How The Makers Of “The Stanford Prison Experiment” Recreated A Disturbing Study Of Human Nature

Director Kyle Patrick Alvarez talks about painstakingly recreating the famous, almost-unbelievably dark science experiment on human nature.

The simulation was supposed to last two weeks, but in one of the most astonishing melt-downs in the history of academic research, Dr. Philip Zimbardo had to shut down a “prison” mocked up in the basement of a Stanford University building after just six days.


As recreated in Kyle Patrick Alvarez’s disturbing new movie The Stanford Prison Experiment (opening wide July 24 following a limited release last weekend), students were paid $15 a day to populate “Stanford County Prison” in August, 1971. Eight randomly selected students were given dark glasses, billy clubs and khaki uniforms to role-play “guards.” Eight students wore smocks and ID numbers. These were the “prisoners.”

Kyle Patrick Alvarez on set directing The Stanford Prison Experiment

Within a matter of hours, one guard hit a mock prisoner with a billy club, two students were stripped naked, and a “trouble-maker” spent two days in “the hole”–a hallway closet–where he suffered a nervous breakdown. Zimbardo and his staff watched the students’ behavior deteriorate through video monitors without intervening.

Alvarez started researching the actual experiment after his friend, actor Brian Geraghty sent him Tim Talbott‘s screenplay about the incident. “I wasn’t sure how many details of the script were real, but as I started doing my own research, I realized Tim didn’t fabricate anything,” Alvarez recalls. “The story is so strange it’s hard to believe it’s true. I wanted to make a film where the audience sees it and thinks ‘Surely this can’t be real,’ but at the same time, you know that everything in the movie really did happen. I really wanted to re-create the feeling of that original experiment.”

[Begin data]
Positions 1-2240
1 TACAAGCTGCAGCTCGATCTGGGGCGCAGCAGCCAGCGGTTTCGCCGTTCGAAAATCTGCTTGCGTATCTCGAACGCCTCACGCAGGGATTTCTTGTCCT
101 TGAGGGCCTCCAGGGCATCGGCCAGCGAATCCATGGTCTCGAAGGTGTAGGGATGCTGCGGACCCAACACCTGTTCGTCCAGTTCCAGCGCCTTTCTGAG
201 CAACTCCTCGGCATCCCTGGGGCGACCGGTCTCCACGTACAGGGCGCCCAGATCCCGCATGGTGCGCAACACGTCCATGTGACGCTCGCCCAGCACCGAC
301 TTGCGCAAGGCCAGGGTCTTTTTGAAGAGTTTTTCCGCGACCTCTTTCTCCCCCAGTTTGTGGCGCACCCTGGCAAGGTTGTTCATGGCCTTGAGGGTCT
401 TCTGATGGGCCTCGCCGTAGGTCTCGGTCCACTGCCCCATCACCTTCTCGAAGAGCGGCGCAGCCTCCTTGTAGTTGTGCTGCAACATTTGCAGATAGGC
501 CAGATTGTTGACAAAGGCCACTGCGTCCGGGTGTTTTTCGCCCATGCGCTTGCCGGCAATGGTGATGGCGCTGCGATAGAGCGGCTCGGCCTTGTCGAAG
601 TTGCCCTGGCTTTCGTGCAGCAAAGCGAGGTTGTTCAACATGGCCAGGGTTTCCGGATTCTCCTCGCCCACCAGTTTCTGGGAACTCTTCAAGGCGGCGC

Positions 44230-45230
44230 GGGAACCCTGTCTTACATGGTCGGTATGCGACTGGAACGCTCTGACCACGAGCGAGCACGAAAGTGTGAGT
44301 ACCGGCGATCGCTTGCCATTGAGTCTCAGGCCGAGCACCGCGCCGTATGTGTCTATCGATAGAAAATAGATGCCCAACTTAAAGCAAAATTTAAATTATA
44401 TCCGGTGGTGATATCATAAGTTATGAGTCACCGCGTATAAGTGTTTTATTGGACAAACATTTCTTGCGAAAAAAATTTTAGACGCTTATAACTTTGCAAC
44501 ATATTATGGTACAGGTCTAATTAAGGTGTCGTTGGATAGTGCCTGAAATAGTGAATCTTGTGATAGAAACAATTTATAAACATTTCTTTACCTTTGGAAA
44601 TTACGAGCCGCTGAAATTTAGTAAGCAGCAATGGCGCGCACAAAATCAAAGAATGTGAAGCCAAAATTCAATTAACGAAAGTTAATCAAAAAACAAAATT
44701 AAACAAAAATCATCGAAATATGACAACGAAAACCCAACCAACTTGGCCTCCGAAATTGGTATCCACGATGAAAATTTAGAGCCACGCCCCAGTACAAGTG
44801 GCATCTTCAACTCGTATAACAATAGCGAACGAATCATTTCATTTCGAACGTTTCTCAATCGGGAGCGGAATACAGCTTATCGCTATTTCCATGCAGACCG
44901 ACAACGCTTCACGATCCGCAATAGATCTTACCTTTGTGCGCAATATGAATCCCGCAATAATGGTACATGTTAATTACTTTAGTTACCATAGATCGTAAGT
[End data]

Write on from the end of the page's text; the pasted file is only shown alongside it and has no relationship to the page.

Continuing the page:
Alvarez recruited costume designer Lisa Tomczeszyn and hair stylist Emanuel Millar to recreate period looks for the characters, culminating in a moustache-and-spread collar transformation of star Billy Crudup into a doppleganger-like embodiment of Dr. Zimbardo, as pictured in an earlier .

Alvarez also traveled to Palo Alto with production designer Gary Barbosa to study the original “prison.” The site still exists, largely unchanged, on the campus of Stanford University. Barbosa recalls, “I was in there with my measuring tape and taking photos to document as much as I could of the floor plan.”

Fifty Shades of White

Barbosa built a replica “prison” on a soundstage in Burbank, California, working hard to make the pedestrian space cinematically compelling. “The challenge for me became about how to translate the original space into a functional set for 20 actors plus the crew and still have it feel like the real thing,” Barbosa explains. “It’s tricky because almost the whole movie takes place in one hallway, so I had to figure out: ‘How do I make this blank, white wall room look interesting?”


To keep the moviegoer’s eye engaged, Barbosa obsessed over color. “Working with white, I went a little crazy,” he says. “At one point, I had literally like 50 shades of white to pick from. It couldn’t be too warm, couldn’t be too cool.”